We varied the annual SIA budget to understand the impact of budget on time to eradication under the simultaneous strategy versus the sequential strategy. For the sequential strategy, there is a minimum annual budget of approximately $170 million below which eradication of all three diseases never occurs. Above this threshold, the time required to eradicate all three diseases drops sharply. Beyond an annual budget of $190 million, the time to eradication stabilizes and does not decrease significantly as annual budget increases (Figure ).
Year of eradication as a function of annual budget, 3-year SIA intervals. Year of eradication as a function of annual SIA budget under a 3-year SIA interval, for the sequential strategy (a) and the simultaneous strategy (b).
We define an annual budget to be optimal if it requires the least total expenditure, i.e. the sum of annual budgets from the time SIAs are implemented (2010) to the time of eradication is minimized. For the sequential strategy, the optimal annual budget is US $185 million, under which eradication of Diseases A, B and C occurs by 2018, 2021, and 2027, respectively for a total of $3.14 billion between 2010 and 2027. For larger annual budgets, the time to eradication remains the same, such that eradication of all three diseases can be achieved by 2027 under annual budgets of $190, $195, and $200 million. However, the total expenditure required for each of these annual SIA budgets is higher at $3.23, $3.32, and $3.40 billion respectively, between 2010 and 2027.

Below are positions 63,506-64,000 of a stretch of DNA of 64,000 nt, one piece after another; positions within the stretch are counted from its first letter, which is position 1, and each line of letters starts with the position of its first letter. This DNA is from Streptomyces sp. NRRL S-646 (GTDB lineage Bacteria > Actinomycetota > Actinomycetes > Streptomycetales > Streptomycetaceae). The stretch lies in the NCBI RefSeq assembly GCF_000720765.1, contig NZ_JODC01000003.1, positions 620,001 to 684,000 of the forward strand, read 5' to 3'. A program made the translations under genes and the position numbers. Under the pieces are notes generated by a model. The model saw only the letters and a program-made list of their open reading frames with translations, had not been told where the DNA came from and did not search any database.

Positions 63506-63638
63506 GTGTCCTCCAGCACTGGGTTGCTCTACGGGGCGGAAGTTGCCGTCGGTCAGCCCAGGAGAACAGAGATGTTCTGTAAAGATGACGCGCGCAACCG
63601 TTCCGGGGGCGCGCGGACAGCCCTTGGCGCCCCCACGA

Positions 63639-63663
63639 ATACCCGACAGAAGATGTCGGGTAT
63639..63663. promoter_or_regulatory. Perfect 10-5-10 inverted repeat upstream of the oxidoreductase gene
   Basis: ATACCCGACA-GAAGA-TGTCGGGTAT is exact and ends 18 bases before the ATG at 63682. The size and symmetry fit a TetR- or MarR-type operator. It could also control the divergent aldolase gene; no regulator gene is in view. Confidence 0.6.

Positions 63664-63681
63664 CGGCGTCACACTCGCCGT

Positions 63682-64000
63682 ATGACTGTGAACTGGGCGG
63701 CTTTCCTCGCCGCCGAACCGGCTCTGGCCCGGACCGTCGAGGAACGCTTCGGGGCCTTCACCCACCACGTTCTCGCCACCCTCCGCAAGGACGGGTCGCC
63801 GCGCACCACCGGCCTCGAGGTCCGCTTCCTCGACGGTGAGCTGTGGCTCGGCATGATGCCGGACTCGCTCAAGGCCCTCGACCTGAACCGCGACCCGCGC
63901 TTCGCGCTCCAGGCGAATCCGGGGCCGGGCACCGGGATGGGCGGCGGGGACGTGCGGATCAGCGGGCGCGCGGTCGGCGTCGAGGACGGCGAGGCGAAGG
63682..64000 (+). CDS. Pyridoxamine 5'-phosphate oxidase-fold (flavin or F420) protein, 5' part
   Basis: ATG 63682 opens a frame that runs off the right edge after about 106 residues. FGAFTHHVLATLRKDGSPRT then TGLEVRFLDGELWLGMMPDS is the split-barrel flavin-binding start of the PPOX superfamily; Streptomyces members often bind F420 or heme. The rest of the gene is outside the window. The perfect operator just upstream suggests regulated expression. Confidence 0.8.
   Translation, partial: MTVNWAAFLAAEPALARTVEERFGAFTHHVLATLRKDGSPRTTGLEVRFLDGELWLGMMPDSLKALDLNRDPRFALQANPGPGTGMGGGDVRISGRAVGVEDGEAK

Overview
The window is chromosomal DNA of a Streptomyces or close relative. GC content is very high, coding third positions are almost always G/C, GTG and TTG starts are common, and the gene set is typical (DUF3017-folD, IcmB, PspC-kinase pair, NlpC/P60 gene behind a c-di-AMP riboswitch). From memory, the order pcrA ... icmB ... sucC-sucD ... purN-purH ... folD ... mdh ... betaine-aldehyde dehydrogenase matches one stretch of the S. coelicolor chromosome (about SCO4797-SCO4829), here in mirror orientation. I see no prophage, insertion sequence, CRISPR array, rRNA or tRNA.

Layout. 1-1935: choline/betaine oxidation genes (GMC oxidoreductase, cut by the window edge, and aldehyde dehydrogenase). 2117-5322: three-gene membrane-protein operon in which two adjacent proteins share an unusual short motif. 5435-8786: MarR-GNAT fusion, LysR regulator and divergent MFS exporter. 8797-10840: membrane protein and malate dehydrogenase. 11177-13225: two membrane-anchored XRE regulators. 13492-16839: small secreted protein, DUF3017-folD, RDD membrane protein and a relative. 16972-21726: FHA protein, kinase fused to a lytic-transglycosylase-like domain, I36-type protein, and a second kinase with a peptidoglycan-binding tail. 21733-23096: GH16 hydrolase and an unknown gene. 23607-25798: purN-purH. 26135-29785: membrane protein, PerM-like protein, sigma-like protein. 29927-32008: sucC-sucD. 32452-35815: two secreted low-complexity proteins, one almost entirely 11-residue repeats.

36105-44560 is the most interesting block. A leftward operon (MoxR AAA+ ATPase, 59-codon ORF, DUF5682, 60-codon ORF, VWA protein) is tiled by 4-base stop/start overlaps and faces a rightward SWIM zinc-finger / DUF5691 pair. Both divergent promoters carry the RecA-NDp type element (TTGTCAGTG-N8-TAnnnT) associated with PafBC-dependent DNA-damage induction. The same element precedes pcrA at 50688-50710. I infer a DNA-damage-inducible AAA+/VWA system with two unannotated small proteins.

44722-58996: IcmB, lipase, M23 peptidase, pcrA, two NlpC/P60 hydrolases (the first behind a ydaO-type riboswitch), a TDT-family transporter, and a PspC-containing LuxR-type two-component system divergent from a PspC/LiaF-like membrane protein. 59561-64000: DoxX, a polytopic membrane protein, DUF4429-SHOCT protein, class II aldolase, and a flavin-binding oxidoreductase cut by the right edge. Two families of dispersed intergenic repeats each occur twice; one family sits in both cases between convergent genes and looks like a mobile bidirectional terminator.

In summary, under the sequential strategy there is a minimum threshold annual budget required for eradicating all three diseases, and there is also slightly larger optimal annual budget where all three diseases are eradicated for the least aggregate cost over time. Beyond the optimal annual budget, the incremental gains of increased annual budget on time to eradication are small, under our model assumptions.